Disputes between parties to a commercial contract can give rise to a number of legal remedies. Which remedy is appropriate in each case depends on the nature of the contractual breach and the desired outcome.
What is the purpose of remedies in contract law?
The primary purpose of remedies in contract litigation is to ensure that parties fulfill their contractual obligations and to restore the injured party to the position they would have occupied had the contract been correctly performed. Contractual remedies can only benefit the wronged party to the extent they would have benefitted had the agreement been executed as anticipated.
A remedy is meant to right an injustice caused by a breach, or failure to perform, a contract. For example, in an agreement to purchase and sell some good or property, the buyer may owe the seller money if they fail to pay as required under the contract. If some time has passed since the transaction occurred, the buyer may owe the difference between the original sale price and its current worth to reflect the change in value over time.
What remedies are available for breach of contract in Canada?
There are three types of remedies the injured party can demand for breach of a commercial contract. These are:
- Restitution; and
- Specific performance.
What are damages?
The most common remedy for a commercial dispute is damages. Damages seek to compensate the injured party to put them in the same position they would have been had the contract been performed as agreed.
For certain sums to be recovered, those sums must have been foreseeable when the parties entered into the contract. These can be either direct losses or indirect losses. Direct losses flow directly from the breach of contract. By contrast, indirect or consequential losses arise from circumstances that the parties knew or should have known of when the agreement was entered into. Whether direct or indirect, the damages must have been foreseeable.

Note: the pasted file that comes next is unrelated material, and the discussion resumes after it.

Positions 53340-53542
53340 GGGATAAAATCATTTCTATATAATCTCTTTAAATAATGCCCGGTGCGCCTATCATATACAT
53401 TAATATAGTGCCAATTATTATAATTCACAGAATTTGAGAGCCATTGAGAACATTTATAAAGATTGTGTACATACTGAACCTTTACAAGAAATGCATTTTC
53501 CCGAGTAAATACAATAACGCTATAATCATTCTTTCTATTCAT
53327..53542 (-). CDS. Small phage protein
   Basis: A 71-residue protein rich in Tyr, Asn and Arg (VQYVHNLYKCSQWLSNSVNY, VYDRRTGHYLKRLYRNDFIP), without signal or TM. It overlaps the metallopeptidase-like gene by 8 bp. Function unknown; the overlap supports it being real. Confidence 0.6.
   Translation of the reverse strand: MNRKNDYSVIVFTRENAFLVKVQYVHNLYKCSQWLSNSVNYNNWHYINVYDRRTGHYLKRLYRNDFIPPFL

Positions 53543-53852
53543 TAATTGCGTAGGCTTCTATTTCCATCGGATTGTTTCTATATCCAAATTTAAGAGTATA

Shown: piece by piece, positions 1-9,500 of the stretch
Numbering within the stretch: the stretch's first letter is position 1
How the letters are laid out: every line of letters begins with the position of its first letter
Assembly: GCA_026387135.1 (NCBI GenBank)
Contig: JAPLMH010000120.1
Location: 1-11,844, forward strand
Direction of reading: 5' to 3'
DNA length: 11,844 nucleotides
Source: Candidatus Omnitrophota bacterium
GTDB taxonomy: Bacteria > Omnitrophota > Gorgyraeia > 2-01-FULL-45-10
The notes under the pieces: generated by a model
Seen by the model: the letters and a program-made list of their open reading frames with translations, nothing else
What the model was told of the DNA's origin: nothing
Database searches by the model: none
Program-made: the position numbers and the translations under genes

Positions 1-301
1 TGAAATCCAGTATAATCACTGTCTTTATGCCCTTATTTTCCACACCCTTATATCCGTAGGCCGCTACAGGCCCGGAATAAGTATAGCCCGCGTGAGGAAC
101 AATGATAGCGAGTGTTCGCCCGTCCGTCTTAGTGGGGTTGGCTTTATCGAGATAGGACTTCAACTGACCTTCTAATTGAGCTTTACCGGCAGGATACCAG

Potential claimants need to know their obligation to mitigate their losses when a breach of contract occurs. This means the injured party must take steps to ensure that the loss they experience due to the breach does not worsen because of their inaction.
The following terms are used to describe some potential losses that a damages award can cover:
Expectation losses are damages that compensate the injured party so they can be in the position they would have been in had the contract been performed as expected. For example, this can include remedial work or the difference in costs between the breaching party’s fee and a company that had to be hired to complete the job.
Reliance losses are damages claimed for future profits that may not be predictable. For these types of damages, the injured party recovers the expenses they took on in reliance that the contract would be performed. Note that you cannot recover both reliance and expectation losses.
Negotiating damages are uncommon in breach of contract claims but may be possible in limited circumstances. These damages compensate the injured party by the amount the defendant would have paid had the parties negotiated for the defendant’s release from contractual obligations before the breach. However, this amount must be measured in light of the economic value of the obligation that was breached.
What is restitution?
Restitution is a remedy that works to take back a gain that should not have been realized. Rather than looking at the injured party’s loss, restitution is concerned with what the breaching party gained. It arises in two ways:
- The defendant commits an unlawful act and realizes a gain. For example, the defendant breaches copyright and makes profits off of the use of the copyrighted material.
- The injured party demonstrates that the defendant was enriched by the plaintiff, and there is no reason at law for the defendant to continue to be enriched.
Restitution arises from the concept of “unjust enrichment.” Unjust enrichment is a legal doctrine that forbids people from benefiting at the expense of others. Restitution is not an available remedy if the breaching party has not been unjustly enriched.
What is specific performance?
Specific performance is a remedy that obliges the breaching party to follow through with their obligations under the contract. While damages are more common than specific performance, specific performance may be more appropriate in cases where monetary compensation cannot cover the loss endured.
Under the common law, there are rules for when a party can claim specific performance. For example, when a dispute pertains to an Agreement of Purchase and Sale for real estate, specific performance is only available if the injured party can demonstrate that the property was so unique that monetary compensation is an inappropriate remedy.
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